The Stringbags

Garth Ennis

Book - 2020

"Nazi Germany, Imperial Japan, and Fascist Italy began World War II with torpedo bombers that could devastate enemy warships and merchantmen at will. Britain's Royal Navy squadrons went to war equipped with the Fairey Swordfish. A biplane torpedo bomber in an age of monoplanes, the Swordfish was underpowered and under-gunned; an obsolete museum piece, an embarrassment. Its crews fully expected to be shot from the skies. Instead, they flew the ancient 'Stringbag' into legend."--

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Location Call Number   Status
2nd Floor Comics GRAPHIC NOVEL/Ennis Checked In
Graphic novels
Historical comics
War comics
Annapolis, Maryland : Dead Reckoning [2020]
Main Author
Garth Ennis (author)
Other Authors
P. J. Holden (illustrator), Kelly Fitzpatrick, 1988- (colourist), Rob Steen, 1964- (letterer)
Physical Description
186 pages : chiefly color illustrations ; 29 cm
  • To Your Lads in Their Enterprise
  • Our Belief in You, My Führer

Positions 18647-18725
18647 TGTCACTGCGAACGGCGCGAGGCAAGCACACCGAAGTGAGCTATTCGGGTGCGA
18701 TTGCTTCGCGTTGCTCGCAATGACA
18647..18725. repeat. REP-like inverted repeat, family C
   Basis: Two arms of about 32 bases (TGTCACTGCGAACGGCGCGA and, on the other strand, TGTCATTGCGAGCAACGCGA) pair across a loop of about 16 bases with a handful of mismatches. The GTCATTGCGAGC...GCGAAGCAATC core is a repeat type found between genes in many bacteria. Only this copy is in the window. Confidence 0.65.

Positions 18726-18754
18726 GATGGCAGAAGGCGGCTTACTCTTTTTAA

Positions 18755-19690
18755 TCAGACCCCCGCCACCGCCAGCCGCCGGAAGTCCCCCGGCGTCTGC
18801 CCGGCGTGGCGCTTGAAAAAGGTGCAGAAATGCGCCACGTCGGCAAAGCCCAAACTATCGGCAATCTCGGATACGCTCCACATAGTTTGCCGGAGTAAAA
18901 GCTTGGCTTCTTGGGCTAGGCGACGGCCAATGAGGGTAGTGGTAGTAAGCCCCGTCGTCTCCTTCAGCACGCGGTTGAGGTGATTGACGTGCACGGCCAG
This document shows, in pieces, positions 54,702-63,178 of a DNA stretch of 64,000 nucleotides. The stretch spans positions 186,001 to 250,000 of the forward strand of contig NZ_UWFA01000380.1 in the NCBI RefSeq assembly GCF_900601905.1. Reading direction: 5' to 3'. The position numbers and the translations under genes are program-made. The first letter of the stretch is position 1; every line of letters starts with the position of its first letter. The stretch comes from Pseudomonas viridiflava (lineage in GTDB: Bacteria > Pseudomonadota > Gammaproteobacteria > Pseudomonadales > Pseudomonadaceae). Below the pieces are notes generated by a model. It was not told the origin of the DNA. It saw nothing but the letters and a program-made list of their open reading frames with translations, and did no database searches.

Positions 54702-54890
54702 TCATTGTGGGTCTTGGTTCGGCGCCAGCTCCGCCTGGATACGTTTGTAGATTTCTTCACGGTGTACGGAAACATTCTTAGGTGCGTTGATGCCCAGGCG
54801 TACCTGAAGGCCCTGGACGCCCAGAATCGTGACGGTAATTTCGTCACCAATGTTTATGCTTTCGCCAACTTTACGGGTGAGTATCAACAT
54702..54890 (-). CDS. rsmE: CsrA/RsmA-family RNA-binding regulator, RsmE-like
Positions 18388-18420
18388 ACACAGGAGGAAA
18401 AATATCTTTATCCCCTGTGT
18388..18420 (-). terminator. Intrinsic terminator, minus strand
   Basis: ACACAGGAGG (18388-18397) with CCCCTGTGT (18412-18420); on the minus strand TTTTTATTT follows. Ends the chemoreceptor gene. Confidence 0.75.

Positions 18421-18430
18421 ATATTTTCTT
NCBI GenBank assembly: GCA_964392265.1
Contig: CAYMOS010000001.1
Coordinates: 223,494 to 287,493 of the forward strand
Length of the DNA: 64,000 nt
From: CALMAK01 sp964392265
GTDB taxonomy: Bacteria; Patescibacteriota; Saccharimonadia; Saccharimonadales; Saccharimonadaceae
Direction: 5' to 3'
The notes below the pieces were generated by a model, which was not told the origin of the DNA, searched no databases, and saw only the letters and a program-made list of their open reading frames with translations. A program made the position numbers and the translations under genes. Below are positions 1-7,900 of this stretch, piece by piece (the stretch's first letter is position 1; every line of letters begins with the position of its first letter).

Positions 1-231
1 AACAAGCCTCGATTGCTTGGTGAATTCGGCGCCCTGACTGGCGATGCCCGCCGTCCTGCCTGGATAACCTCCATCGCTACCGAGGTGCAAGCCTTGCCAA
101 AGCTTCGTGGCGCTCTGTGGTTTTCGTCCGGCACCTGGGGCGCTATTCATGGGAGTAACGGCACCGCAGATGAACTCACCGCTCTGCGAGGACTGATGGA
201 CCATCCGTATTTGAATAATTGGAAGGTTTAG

• By Either Side That Day.
Review by Publisher's Weekly Review

Ennis again achieves what his best WWII comics, such as Johnny Red: The Hurricane and Night Witches, have done: illuminate a little-known corner of that sprawling conflict and highlight the humanity of those involved in pulse-pounding battles. Ennis showcases Britain's obsolete and widely mocked Fairey Swordfish biplane torpedo bombers (called Stringbags for their ability to carry just about anything), whose durability and slow speed proved advantageous in three real-life battles. Inventing a fictional three-man crew with something to prove as his through line, Ennis takes the chummy and smart-assed trio of Archie, Ollie, and Pops from Britain's surprise assault on the Italian fleet at Taranto in 1940 (whose stunning success inspired the Japanese plan for Pearl Harbor) to the desperate mission to sink Hitler's seemingly unkillable warship Bismarck, and a last-minute assault with little fighter cover on the German Navy's Channel Dash op. Each battle featuring this "small, peculiar force with a reputation for doing the impossible" is drawn in dynamic and detailed page layouts by Holden (the Judge Dredd series) that pair wide explosion-pocked action panels with tight inserts of pop-eyed characters. While realistic about the costs of war, Ennis still imbues his heroes with a hard-to-resist jaunty humor ("spot of aviation, then?"). A real corker of a war comic, this expertly balances research, amusement, and stirring emotion. (May.)

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